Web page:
This is a guest blog post by Steven White, Story Editor on ABC's hit comedy series BLACK-ISH and founder of Script Coordinator University.
Writing. Many would say the worst part of being a writer is the physical, mental, and emotional work of getting the ideas in your head into a working script that someone else can read, make sense of, and hopefully, enjoy. For some, the process comes easy, but quality is hard to achieve; for others, fighting to finish a single page is a big step toward something great. No matter the process -- bathrobe and coffee, open air and laptop, or notepad and wherever possible -- the great equalizer for all writers is time. When will you have the time to write the thing that will get you to the next phase of your writing career?
Finding time to write is especially difficult for those struggling writers who spend most of their days in the bowels of a TV writers' office -- the writers' PAs, showrunners' assistants, writers' assistants, and script coordinators whose job is dealing with the writing of others. Waiting for others to get through the physical, mental, and emotional process of writing, so they can proof, copy, and distribute that work before they go home. Then, their energy sapped, they try to write their own great work.
I can say from experience, writing at the end of a long production day can be very difficult. You've likely wracked your brain with good ideas over your eight-to-twelve hours in the writers' room, looking for that one pitch that will get your bosses to look at you as more than a talking recorder. You've already had a long drive to and from the office, with LA traffic proving to be it own challenge. Once you get home to a free second of thought, you probably have those pesky life things like bills and family to deal with. Now with your remaining hour or two before you pass out to start your day over again, what sounds better: two hours of digging in to break your Fresh Off the Boat spec, or watching a couple episodes of Fresh Off the Boat?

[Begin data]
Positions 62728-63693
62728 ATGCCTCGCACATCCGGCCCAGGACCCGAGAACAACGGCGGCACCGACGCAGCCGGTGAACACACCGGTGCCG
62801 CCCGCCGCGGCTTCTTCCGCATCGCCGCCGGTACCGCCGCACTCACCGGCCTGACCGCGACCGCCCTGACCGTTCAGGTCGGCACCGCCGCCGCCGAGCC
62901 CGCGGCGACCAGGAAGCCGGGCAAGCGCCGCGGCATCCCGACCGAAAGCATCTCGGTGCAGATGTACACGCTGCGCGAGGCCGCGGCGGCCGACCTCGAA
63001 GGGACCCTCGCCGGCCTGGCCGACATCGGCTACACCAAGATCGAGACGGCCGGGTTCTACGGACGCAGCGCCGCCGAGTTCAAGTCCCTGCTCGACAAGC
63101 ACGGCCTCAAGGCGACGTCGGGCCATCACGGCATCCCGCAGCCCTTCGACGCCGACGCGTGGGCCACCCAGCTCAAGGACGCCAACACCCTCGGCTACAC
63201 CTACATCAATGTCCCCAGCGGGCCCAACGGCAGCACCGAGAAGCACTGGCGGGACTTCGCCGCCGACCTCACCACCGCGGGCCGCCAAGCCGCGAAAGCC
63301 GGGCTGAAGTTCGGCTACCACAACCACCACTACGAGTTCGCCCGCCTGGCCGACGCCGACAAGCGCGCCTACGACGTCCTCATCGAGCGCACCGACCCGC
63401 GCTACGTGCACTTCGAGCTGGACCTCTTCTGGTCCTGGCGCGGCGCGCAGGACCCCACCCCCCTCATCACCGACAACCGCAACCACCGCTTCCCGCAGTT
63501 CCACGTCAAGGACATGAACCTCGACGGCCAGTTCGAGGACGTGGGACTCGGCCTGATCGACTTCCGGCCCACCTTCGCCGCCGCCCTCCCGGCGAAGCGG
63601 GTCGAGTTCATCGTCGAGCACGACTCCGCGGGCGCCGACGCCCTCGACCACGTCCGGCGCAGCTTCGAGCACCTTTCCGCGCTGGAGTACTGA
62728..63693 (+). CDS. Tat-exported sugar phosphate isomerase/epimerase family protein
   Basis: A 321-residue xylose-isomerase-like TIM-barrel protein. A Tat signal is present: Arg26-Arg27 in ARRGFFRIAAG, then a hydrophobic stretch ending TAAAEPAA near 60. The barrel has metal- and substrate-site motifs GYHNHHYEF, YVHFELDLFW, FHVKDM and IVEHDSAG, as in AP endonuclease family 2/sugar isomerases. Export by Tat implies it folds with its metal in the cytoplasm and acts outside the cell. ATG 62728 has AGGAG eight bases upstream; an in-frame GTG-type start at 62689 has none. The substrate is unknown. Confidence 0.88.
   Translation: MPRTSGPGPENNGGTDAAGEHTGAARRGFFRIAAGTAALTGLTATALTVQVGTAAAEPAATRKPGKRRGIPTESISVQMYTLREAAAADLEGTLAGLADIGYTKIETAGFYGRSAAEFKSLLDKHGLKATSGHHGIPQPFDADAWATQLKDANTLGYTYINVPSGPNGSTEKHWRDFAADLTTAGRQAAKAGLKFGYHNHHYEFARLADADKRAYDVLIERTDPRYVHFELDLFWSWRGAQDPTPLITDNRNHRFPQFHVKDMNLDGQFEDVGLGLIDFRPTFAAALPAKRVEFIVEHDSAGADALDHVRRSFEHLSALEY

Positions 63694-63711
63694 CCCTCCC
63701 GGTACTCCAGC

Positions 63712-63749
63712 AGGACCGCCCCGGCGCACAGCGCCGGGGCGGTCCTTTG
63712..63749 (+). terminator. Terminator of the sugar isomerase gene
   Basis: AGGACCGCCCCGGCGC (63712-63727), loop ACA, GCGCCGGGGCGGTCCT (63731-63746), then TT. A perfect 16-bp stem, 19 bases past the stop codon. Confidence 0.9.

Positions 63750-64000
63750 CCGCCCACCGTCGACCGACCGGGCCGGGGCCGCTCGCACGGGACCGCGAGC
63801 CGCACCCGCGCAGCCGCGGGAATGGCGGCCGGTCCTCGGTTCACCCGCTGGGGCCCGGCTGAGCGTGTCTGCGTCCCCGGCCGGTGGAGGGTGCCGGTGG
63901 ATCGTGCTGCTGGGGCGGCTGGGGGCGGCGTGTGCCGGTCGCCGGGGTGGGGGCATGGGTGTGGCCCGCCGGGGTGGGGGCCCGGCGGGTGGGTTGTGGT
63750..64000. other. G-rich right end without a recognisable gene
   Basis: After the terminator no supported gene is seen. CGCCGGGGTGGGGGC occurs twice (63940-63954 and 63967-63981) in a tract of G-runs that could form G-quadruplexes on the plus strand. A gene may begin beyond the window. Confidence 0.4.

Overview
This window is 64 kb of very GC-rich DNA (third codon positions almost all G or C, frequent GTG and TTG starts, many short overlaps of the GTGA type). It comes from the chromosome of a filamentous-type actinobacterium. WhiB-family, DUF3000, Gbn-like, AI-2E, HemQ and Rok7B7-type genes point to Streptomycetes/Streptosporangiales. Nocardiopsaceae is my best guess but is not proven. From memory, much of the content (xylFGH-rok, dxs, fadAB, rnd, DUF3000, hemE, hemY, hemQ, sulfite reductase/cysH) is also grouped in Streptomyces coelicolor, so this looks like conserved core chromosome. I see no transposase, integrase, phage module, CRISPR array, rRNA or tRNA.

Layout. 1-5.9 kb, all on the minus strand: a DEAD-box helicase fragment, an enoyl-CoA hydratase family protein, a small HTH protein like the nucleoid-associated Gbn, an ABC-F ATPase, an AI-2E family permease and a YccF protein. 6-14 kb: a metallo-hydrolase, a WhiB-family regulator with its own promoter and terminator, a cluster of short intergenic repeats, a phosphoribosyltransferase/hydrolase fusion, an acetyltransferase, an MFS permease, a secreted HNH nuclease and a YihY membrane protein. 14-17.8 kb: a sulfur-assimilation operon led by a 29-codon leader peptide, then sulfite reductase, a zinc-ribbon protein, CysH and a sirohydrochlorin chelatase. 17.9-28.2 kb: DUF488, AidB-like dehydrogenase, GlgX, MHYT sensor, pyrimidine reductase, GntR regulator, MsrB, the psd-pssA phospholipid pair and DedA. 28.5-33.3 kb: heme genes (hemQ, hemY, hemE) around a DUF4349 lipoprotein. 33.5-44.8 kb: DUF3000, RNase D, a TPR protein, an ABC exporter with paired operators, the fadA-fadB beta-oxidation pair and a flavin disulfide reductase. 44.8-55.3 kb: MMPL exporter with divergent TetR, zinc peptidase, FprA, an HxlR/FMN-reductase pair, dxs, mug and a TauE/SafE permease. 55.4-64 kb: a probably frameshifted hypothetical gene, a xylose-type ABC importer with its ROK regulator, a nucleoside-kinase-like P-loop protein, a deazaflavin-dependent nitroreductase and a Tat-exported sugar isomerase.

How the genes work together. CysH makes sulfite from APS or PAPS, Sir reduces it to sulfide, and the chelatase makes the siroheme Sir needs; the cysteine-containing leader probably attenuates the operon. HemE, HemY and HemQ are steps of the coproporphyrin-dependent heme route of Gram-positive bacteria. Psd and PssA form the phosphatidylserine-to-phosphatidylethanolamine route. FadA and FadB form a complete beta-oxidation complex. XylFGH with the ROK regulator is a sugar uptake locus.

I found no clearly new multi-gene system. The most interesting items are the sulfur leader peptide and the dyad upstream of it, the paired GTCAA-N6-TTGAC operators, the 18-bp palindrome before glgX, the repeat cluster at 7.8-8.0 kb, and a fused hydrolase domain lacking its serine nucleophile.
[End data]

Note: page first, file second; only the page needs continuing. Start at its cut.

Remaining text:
Yes, the "end of the day" writing schedule is not ideal for people with production jobs. Or other day jobs outside of production, for that matter. With that said, here are three alternative options that could provide time to write:
1) Early Mornings -- Wake up two hours early, get that coffee or tea, and write until you'd normally wake up. This ensures that your brain is firing at its most rested, and its most undistracted. The only drawback is that if you're a night owl, getting up early will make you the worst type of person to deal with for anyone within striking distance. That, and the noise of your local garbage trucks.
2) A Working Lunch -- Most shows offer a break at lunch to eat and deal with whatever issues of the day have arisen, anywhere from half an hour to two hours in some cases. Rather than really examining the details of your Chinese chicken salad, you could use this time to write. A working lunch will be hard at first, but as you train yourself to write in smaller chunks, the quality of that work will improve.
3) Weekend Work Camp -- Now, if you're just starting a new project, a working lunch may not give you enough time to really dig in and find what you're going to work on next. For this, I recommend a weekend work camp. Schedule yourself a Saturday and build it like your regular work day -- even go into the office if possible -- and write your tail off. You'll reach a point of diminishing returns after a few hours, but this time might be the jump start that allows you to transition into options 1 and 2.
If you try any of these options, do yourself a favor and commit to each for a week before you say it doesn't work. By the fourth day (or weekend), you may look back at your progress and be amazed at how far you've come. Or frustrated. It's writing -- both are possible. The only constant? There's always more of it to do. So know yourself, know your body, and find the schedule that works best for you. Good luck!
For more information about breaking into writing, sign up for a writers' assistant or script coordinator training class at Script Coordinator University, an insider guide to the writers' office. In his seminars, Steven teaches all the skills and tricks he's amassed working in the writers' rooms of shows like Workaholics, Franklin & Bash, and Galavant. You'll learn many helpful tips and tricks, including how to proof and format scripts, take notes, run clearances, and make the move from "support staff" to "writing staff."